Looking at the tables, there’s an interesting message for the main party on the pro-EU side of the divide, too. The Lib Dems have traditionally been cheerleaders for the EU, ever closer union and Euro membership – but now those are small minority opinions among even their own voters.

Asked “If a referendum on whether the United Kingdom should adopt the euro as its currency were held tomorrow, how would you vote?”, Lib Dems voted 80% No to 10% Yes.(It was 92% to 4% among Tories and 79% to 11% among Labour, interestingly making Labour the most pro-Euro party).

The answer to the question “If a referendum on whether the United Kingdom should remain a member of the European Union (EU) were held tomorrow, how would you vote?” was even more surprising. Lib Dem voters would vote in favour of leaving at a rate of 39% to 34%. (Conservatives support leaving by 66% to 16%, and Labour by a margin of 42% to 32%.)

This is another confirmation of how out of touch Westminster has become with the voters, but also of how even the Lib Dems have lost their pro-EU and pro-Euro base. Surely it’s time for them to ditch this out of touch, vote-losing article of faith?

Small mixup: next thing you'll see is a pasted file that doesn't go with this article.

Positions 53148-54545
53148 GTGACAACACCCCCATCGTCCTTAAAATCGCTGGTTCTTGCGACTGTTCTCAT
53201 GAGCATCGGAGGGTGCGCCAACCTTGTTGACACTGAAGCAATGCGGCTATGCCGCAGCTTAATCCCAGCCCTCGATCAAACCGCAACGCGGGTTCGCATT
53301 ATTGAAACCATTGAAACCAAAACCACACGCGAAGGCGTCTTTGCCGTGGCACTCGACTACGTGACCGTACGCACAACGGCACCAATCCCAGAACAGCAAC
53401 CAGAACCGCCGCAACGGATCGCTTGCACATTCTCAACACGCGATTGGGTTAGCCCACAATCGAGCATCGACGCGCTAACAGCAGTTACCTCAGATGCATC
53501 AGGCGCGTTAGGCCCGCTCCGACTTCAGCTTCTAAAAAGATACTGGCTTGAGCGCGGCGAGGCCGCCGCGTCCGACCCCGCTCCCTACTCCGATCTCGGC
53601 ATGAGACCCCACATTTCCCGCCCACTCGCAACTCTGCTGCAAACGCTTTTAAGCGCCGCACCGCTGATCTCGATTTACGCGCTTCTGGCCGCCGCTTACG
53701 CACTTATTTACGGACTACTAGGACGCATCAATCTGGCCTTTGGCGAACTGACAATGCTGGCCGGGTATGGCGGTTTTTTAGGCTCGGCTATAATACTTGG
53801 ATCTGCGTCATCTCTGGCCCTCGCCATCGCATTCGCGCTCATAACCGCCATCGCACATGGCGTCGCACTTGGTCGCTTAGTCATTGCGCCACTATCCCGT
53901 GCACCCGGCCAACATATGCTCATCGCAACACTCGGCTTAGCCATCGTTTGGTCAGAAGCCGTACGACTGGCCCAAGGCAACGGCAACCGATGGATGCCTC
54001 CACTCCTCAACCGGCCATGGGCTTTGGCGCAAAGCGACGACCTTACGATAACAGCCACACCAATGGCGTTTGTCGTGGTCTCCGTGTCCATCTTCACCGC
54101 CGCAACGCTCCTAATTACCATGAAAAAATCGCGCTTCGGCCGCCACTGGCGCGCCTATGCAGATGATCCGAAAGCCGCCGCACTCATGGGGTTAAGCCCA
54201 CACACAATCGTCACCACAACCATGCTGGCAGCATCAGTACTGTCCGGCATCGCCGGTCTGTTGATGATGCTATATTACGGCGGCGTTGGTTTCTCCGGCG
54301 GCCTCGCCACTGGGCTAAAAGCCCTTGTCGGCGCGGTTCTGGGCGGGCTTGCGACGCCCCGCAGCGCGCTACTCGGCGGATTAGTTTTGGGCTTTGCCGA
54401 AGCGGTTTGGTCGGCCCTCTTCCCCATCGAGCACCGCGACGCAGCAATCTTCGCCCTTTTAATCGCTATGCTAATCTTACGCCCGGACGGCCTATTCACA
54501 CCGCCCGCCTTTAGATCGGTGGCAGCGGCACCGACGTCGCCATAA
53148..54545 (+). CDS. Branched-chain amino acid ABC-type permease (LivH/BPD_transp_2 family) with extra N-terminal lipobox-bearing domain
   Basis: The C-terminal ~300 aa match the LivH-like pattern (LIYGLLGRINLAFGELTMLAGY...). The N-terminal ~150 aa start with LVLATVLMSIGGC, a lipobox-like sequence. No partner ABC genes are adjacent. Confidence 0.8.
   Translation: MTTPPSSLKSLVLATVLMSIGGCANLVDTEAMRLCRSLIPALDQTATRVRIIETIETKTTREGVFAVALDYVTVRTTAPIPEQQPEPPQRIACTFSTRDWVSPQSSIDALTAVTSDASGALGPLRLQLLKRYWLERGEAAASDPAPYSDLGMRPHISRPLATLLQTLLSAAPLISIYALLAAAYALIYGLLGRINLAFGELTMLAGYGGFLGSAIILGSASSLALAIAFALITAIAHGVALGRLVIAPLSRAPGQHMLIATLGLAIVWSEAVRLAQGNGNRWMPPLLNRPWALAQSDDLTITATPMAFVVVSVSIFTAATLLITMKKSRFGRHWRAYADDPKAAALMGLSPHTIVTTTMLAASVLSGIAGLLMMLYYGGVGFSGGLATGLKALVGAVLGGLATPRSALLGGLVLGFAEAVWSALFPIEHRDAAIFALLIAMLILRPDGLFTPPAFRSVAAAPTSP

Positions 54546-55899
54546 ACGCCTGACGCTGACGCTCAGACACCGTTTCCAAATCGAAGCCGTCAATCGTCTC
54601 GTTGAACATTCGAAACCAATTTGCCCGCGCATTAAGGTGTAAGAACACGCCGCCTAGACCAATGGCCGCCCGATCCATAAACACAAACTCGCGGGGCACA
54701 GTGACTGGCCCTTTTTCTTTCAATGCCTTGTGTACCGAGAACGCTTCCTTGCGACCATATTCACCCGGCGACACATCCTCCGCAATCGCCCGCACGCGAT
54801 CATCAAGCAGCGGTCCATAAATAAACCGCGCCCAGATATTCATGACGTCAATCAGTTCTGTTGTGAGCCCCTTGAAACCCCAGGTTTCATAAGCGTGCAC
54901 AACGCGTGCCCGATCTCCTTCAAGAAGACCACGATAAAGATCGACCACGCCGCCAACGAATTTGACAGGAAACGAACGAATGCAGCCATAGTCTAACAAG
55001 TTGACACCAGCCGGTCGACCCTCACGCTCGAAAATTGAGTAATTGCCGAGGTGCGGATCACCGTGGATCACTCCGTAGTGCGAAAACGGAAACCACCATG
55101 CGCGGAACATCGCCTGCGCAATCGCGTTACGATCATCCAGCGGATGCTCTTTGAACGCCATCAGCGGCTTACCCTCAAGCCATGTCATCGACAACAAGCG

David Campbell Bannerman Likes, er…

Posted on May 25, 2011

.. “UK Independence Party”, apparently. Possibly time for someone to do a bit of Facebook profile updating, given recent news?

Stat Prawn – breaking records in March

Posted on April 04, 2011

It’s that time again – the Stat Prawn is here to update on the ebb and flow of traffic. I’m pleased to say March has gone really well – helped by exclusive stories on the failures of various Conservative Associations and the revelation that Ed Miliband freely confessed to some pretty massive foreign policy blind spots.